Illustrative photo of police enforcing coronavirus restrictions in Lod, July 2020. The individuals pictured in this photo are not connected to this article.Credit: Megged Gozani

Pinchuk acknowledged that the police are subjected to very harsh comments, but expressed concern about a chilling effect that the suits may create that would dissuade people from reporting police violence or from expressing their opinions.

“This might only exacerbate the phenomenon of the violence,” he warned, and said there is a limit to how much the courts can police public discourse. “When there is a public interest in debating police violence, I would favor freedom of expression, even when it’s course, so that the issue is on the [public] agenda,” he said.

Pinchuk’s concerns are clearly reflected in a lawsuit filed by Kasa Tesfahun, a Jerusalem special forces policeman who is suing two activists who demonstrated outside the Prime Minister’s Residence following the shooting death in 2019 of Ethiopian immigrant Solomon Teka, allegedly by an off-duty policeman. The activists allegedly accused Tesfahun, who is of Ethiopian background himself, of encouraging the murder of Ethiopians and calling him a traitor. “They said I was working for white people for money,” said Tesfahun, who is seeking 75,000 shekels in compensation.

Assaf Deri, a lawyer representing one of the activists, called the suit an attempt to silence legitimate criticism. He called the approach the double use of power – once at the demonstrations themselves with government backing, and then again in court, where the police officers claim to be the weaker party.

State support for the police

So far, the Justice Ministry has declined to get involved in the issue despite being asked to do so by police officers. In 2015, the State Prosecutor’s Office developed a procedure permitting a police officer who is subjected to shaming to file a request through the police legal adviser to the State Prosecutor’s Office, which then files a defamation action. In 2018, only one such case was filed.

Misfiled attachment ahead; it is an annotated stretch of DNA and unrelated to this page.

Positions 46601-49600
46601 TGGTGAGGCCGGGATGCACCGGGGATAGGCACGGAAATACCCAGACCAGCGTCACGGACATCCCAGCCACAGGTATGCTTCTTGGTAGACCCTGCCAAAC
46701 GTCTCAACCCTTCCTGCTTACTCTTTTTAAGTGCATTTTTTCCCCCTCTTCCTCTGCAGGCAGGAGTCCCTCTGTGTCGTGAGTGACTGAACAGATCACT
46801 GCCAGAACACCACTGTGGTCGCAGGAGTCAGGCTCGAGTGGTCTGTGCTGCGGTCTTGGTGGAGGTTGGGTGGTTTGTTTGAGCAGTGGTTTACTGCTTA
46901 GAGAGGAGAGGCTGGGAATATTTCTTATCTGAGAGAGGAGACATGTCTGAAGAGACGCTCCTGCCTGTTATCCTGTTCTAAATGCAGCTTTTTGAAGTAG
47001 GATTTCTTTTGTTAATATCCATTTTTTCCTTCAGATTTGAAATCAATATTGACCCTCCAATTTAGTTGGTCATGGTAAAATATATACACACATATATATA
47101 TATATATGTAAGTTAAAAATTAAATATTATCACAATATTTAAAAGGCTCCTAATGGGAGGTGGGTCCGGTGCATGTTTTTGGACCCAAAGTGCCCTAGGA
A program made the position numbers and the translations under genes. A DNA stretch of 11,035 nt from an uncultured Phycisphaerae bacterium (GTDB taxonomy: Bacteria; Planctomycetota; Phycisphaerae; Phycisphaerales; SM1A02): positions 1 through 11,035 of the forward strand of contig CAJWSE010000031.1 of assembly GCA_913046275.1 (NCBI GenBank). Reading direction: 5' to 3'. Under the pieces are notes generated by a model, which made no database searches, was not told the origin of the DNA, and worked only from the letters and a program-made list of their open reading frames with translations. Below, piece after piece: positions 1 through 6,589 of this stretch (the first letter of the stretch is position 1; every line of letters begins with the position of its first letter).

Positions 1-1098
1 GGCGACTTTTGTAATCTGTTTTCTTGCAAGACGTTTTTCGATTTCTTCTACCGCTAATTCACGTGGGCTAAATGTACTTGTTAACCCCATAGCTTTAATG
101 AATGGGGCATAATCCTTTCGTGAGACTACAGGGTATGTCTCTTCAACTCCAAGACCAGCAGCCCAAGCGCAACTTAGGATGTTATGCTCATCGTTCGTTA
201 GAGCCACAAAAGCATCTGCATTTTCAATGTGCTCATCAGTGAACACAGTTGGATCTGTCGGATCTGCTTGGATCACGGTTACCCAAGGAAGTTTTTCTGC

A special committee looked into the matter and recently recommended that the state take on more such cases. A “chief shaming officer” was appointed by the police, who is responsible for examining complaints by members of the police force who claim to have been harmed by online attacks.

According to information obtained by Dana Yaffe of the clinic on digital rights at the Hebrew University of Jerusalem through the Freedom of Information Law, the police submitted 20 requests for the deletion of purportedly offensive social media posts through April of 2019. Four of the posts were removed after prosecutors intervened. There were also requests filed for the deletion of 20 comments, of which eight were removed.

Although many people prefer to settle the civil suits filed against them by police officers, some choose to carrying on the fight. One of them is high-tech entrepreneur Liad Agmon, who was sued by a client of Jorno’s. Agmon was walking in a park during the spring despite the coronavirus lockdown in effect. A policeman violently arrested him. The arrest was caught on video and widely seen online, where it prompted angry reaction.

The policeman sued Agmon for 250,000 shekels. He hired a lawyer, but is also planning on responding primarily with through a campaign centered on the right to freedom of expression.